I brushed it off, thinking it was my cynical, tired old body trying to tell me it would be sore the next day.  So what?  I could handle soreness.  I was going to beat my body into submission.

Plus, it felt too good to stop, so I pushed myself.

In addition to the inevitable soreness and fatigue that followed, I also developed a cough.  This is normal for me for a day or so after a workout like that.  But when the cough lingered into the weekend, my chest and my back started to hurt.  And I could hear funny rattling noises bubbling up from my lungs when I breathed.

I finally went to see my doctor today.

He actually laughed as he listened to my lungs and reported, "Jen, you have pneumonia!"

Now, you have to know a bit about my relationship with my doctor to understand why he laughed.  We've been friends for years, since my husband and I met him at MSU.  Dr. P and I did random evangelism on MSU's campus.  Dr. P and I once went into the woods and built a lean-to from scratch, just for fun.  Dr. P knows that I did missionary work in the Philippines where I subsisted on fish heads.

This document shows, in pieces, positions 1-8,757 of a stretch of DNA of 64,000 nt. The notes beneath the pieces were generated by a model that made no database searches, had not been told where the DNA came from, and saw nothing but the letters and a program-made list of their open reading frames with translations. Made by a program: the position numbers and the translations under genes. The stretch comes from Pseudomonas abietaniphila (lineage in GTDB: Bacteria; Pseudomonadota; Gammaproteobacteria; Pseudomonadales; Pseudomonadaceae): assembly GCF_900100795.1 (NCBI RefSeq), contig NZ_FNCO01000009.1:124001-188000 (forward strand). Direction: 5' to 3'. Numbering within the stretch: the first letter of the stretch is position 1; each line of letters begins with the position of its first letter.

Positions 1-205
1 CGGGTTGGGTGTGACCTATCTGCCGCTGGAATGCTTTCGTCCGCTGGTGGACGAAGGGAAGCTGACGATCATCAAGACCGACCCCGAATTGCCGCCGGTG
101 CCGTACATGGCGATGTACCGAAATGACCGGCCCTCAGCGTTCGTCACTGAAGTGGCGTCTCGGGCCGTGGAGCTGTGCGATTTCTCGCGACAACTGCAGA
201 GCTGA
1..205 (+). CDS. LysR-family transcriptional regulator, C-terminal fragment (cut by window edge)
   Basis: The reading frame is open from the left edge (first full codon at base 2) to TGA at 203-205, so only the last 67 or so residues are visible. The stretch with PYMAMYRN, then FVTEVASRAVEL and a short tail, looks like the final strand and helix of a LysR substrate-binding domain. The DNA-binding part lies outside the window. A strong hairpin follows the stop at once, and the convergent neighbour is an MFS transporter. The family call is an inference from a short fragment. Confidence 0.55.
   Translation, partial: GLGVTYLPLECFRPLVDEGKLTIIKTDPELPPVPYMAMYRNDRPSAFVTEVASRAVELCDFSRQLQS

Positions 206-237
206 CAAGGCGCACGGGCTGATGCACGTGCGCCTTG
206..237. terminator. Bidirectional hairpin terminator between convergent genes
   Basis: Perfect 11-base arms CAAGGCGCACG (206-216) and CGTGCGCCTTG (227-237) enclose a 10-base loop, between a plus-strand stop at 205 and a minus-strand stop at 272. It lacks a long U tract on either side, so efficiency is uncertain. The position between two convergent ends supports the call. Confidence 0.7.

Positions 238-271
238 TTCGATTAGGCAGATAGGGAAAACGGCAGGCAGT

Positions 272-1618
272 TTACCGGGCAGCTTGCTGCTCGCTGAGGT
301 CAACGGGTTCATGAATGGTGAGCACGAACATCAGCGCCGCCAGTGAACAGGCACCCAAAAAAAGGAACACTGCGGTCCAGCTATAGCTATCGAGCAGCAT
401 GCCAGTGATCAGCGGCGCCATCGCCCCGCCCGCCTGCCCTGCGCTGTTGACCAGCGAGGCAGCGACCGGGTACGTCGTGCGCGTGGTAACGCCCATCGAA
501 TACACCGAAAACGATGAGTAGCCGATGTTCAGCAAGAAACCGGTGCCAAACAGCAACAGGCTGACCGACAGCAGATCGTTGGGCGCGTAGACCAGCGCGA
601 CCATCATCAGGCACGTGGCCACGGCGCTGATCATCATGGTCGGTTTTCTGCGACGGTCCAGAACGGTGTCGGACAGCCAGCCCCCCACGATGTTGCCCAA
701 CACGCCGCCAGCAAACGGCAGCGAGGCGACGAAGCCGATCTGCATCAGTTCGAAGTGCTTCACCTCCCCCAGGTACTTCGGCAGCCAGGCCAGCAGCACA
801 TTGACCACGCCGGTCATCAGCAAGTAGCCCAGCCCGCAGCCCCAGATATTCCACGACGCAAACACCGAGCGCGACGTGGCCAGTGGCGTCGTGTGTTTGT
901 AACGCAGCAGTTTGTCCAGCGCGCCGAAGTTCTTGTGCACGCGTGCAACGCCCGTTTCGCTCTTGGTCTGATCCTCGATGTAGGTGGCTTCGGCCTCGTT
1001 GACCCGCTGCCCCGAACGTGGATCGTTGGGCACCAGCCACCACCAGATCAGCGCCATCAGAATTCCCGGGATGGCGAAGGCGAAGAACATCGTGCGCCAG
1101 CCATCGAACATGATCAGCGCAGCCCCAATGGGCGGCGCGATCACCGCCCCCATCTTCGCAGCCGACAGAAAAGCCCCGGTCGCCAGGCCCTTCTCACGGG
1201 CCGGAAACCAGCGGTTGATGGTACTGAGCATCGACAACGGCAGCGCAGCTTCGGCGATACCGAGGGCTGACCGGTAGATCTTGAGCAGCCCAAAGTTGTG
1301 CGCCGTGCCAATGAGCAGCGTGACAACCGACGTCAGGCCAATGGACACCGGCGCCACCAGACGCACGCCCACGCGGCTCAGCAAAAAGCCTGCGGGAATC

He laughed because he knows I'm a little too hearty to subscribe to the idea that I would catch pneumonia from playing outside.

But indeed, I caught pneumonia from playing outside. 

It probably won't kill me, but I will be much more wary of exercise in the future.

Monday, February 17, 2014

Soccer Mom

Here is another post in my "rerun" series.  It was originally posted in 2009.

Today my girls had soccer practice. They're involved in a Parks and Rec team, a very low-key activity with the main goal being for the children to have fun. And really, that's about all I've seen so far.  I'm not seeing any learning of useful soccer skills, such as how to actually make your foot come into contact with the ball. But at least they're having fun, right?